Harvard Independent
December 8, 1910

[No other artist in the country has enjoyed the opportunities experienced by Mr. E. A. Burbank, now a resident of Los Angeles - the painter of Indian portraits, to meet face to face, and on their own ground, the once noted Indian chiefs America, now so rapidly passing away. For the last twenty years Mr. Burbank has journeyed from camp to camp among the aborigines of the northwest and southwest, painting successively all the great warriors whose past prowess has made their names famous in frontier history. It is, therefore, with considerable pride that The Graphic calls attention to a series of articles from Mr. Burbank?s pen, describing his personal interviews with these once-powerful war chiefs, and illustrated by portraits from life, re-drawn in pencil especially for the Graphic, from his original studies.? First in this notable galaxy was a picture and story of Red Cloud, the famous Ogallalla (sic) Sioux, succeeded by Chief Joseph of the Nez Perces and Chief Blue Hoese of the Sioux tribe.] Editor.

Famous War Chiefs I Have Known and Painted

by E. A. Burbank

Gi-aum-e Hone-o-me-tah

Gi-aum-e is a princess among the Kiowa Indians at Fort Sill, Okla. Her relatives on both her father's and mother's sides were influential chiefs. She is considered the belle of the Kiowas, and rightly so, as when she was sixteen years old she was a pretty girl and as bright and smart as pretty.

When she had been to the Indian school but two years; the teacher selected Gi-aum-e to assist her in teaching the little Indian children, and she was a patient little teacher. She never lost her temper with them, nor scolded them, as she said they were so young and little they did not know better. It took me a good deal of coaxing to induce her to pose for me for a portrait, as she was both modest and shy, but one day she came to my studio and said she would sit for me and I painted several portraits of her, both full length and bust pictures.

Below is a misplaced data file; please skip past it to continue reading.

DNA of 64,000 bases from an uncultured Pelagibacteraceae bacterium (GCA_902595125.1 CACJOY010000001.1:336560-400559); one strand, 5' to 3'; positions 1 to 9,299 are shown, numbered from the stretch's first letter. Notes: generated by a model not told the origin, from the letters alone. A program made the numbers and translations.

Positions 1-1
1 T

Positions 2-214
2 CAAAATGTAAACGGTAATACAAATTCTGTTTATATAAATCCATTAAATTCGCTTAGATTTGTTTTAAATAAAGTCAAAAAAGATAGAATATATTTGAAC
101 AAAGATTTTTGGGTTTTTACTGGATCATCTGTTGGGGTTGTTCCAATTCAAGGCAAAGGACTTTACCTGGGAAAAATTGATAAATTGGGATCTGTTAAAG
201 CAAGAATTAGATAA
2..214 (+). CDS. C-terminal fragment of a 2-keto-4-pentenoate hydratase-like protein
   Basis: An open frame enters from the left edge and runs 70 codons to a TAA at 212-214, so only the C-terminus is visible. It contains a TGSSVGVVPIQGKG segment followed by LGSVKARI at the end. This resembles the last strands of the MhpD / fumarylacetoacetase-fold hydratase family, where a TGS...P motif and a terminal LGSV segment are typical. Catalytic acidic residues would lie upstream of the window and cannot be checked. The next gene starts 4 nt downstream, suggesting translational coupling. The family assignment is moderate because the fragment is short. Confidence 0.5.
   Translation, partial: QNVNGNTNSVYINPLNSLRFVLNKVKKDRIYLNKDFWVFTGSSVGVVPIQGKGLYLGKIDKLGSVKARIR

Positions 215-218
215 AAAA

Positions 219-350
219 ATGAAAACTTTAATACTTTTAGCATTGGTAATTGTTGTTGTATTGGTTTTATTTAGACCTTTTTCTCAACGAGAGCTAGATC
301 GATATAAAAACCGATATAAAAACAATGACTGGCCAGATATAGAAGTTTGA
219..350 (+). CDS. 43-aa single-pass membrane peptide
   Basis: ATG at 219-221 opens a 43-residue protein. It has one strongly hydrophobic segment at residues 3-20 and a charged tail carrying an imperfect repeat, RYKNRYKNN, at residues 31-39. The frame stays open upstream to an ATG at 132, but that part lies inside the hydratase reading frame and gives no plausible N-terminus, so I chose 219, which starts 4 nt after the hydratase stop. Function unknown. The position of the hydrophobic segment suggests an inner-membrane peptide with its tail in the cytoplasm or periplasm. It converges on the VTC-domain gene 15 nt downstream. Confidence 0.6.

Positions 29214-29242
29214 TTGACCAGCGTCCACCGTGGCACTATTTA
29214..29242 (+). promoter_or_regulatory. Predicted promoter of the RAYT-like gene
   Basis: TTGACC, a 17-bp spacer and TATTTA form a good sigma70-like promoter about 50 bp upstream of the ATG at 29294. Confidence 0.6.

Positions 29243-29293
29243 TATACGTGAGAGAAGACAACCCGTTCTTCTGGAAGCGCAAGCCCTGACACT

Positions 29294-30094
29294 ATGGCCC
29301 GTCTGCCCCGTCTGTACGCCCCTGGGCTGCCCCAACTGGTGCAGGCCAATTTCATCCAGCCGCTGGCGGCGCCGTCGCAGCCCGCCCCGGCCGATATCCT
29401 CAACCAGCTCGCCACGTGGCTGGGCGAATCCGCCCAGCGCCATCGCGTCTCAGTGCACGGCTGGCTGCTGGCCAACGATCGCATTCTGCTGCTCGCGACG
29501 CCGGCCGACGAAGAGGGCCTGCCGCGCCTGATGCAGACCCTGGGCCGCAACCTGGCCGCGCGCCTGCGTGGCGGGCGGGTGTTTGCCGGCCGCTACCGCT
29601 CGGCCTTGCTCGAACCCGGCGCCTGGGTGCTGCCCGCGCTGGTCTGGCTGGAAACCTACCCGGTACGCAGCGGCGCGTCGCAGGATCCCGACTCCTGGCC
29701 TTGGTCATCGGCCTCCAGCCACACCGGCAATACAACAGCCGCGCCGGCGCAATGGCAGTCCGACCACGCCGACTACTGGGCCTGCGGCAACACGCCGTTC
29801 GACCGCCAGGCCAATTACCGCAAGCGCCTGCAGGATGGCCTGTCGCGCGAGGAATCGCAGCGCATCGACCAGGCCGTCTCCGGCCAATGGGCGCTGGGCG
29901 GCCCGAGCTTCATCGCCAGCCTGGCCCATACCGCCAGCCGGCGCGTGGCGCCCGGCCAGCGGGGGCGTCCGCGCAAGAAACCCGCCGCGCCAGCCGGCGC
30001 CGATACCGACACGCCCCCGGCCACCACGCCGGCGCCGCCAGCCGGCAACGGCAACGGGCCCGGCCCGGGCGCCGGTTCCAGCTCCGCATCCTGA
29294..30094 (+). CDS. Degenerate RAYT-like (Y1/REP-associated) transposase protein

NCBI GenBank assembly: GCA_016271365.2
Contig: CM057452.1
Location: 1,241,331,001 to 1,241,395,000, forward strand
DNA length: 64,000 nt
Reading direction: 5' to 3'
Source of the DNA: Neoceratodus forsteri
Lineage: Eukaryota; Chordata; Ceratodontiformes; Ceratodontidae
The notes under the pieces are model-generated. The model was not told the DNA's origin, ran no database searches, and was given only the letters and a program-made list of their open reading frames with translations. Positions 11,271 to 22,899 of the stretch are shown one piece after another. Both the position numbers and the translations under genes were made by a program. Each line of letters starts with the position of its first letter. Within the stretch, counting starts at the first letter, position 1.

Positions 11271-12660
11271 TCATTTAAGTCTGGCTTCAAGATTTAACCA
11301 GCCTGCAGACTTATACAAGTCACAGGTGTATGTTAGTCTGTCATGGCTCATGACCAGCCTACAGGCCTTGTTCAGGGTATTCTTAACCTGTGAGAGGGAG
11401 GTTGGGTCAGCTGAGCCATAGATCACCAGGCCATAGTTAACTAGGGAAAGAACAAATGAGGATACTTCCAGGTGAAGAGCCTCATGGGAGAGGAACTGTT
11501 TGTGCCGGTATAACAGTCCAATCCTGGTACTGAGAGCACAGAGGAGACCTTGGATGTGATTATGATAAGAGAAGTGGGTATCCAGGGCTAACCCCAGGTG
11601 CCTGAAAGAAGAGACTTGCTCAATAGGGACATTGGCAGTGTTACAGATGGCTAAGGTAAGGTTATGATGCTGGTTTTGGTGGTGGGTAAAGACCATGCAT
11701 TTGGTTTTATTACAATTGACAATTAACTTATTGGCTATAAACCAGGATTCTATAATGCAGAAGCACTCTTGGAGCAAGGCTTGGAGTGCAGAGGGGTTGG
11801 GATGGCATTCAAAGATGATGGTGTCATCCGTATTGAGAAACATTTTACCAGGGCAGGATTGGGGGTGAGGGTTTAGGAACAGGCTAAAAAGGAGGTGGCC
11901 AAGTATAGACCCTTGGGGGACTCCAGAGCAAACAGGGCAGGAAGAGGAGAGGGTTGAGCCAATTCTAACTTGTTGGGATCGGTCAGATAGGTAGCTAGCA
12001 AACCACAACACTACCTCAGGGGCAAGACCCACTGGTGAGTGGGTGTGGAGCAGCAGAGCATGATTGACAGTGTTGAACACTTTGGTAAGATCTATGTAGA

Her mother was an expert in making Indian buckskin clothes, and especially so in her head work: the moccasins she made were much sought for. She took my measure and made me a beautiful pair.

Gi-aum-e lived with her parents in an old fashioned Indian tepee. She had beautiful Indian clothes that her mother had made for her. She had bags, girdles and, trimmings wrought in the true medicine color; her leather skirt was painted in streaks and bands of scarlet green and blue. From the bands fell fringes of horse hair, dyed bright yellow, and the shoulders of her jacket were studded with elks? teeth.

At every Fourth of July celebration Gi-aum-e would appear on horseback with her horse gaily decorated in Indian fashion, and she herself richly dressed in her Indian clothes -with a bright red parasol in her hand.

When she came to pose for me her Indian girl friend, Ton-had-dle, always accompanied her, as she said it was not proper for her to come alone. They seemed quite devoted to each other and as soon as they became better acquainted with me they were very talkative, and would sing Indian songs for me, Ton-had-dle did not understand my English, so Gi-aum-e was the interpreter.